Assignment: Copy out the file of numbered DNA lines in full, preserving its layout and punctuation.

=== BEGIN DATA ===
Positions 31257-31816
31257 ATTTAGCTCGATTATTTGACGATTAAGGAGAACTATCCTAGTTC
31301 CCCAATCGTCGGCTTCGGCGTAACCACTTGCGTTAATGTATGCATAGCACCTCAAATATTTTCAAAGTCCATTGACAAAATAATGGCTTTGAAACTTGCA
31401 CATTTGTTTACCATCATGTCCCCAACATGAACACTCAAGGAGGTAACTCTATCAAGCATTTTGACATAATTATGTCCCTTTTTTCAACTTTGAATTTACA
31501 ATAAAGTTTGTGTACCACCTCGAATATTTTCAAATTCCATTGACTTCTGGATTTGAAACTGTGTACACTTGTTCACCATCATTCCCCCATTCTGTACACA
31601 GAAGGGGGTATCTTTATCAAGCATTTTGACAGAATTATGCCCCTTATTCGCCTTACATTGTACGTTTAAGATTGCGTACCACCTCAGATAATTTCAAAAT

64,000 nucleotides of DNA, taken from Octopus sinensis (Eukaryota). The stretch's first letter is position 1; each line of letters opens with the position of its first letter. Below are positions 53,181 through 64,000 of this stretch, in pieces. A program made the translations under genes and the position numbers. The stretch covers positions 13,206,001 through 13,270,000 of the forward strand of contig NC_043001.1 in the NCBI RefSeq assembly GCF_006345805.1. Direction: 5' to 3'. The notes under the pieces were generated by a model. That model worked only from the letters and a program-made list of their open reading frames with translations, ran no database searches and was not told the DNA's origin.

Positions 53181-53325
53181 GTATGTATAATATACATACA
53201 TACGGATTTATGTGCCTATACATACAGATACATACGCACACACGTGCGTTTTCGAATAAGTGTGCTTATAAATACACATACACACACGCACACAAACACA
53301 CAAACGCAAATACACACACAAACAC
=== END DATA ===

Positions 31257-31816
31257 ATTTAGCTCGATTATTTGACGATTAAGGAGAACTATCCTAGTTC
31301 CCCAATCGTCGGCTTCGGCGTAACCACTTGCGTTAATGTATGCATAGCACCTCAAATATTTTCAAAGTCCATTGACAAAATAATGGCTTTGAAACTTGCA
31401 CATTTGTTTACCATCATGTCCCCAACATGAACACTCAAGGAGGTAACTCTATCAAGCATTTTGACATAATTATGTCCCTTTTTTCAACTTTGAATTTACA
31501 ATAAAGTTTGTGTACCACCTCGAATATTTTCAAATTCCATTGACTTCTGGATTTGAAACTGTGTACACTTGTTCACCATCATTCCCCCATTCTGTACACA
31601 GAAGGGGGTATCTTTATCAAGCATTTTGACAGAATTATGCCCCTTATTCGCCTTACATTGTACGTTTAAGATTGCGTACCACCTCAGATAATTTCAAAAT

64,000 nucleotides of DNA, taken from Octopus sinensis (Eukaryota). The stretch's first letter is position 1; each line of letters opens with the position of its first letter. Below are positions 53,181 through 64,000 of this stretch, in pieces. A program made the translations under genes and the position numbers. The stretch covers positions 13,206,001 through 13,270,000 of the forward strand of contig NC_043001.1 in the NCBI RefSeq assembly GCF_006345805.1. Direction: 5' to 3'. The notes under the pieces were generated by a model. That model worked only from the letters and a program-made list of their open reading frames with translations, ran no database searches and was not told the DNA's origin.

Positions 53181-53325
53181 GTATGTATAATATACATACA
53201 TACGGATTTATGTGCCTATACATACAGATACATACGCACACACGTGCGTTTTCGAATAAGTGTGCTTATAAATACACATACACACACGCACACAAACACA
53301 CAAACGCAAATACACACACAAACAC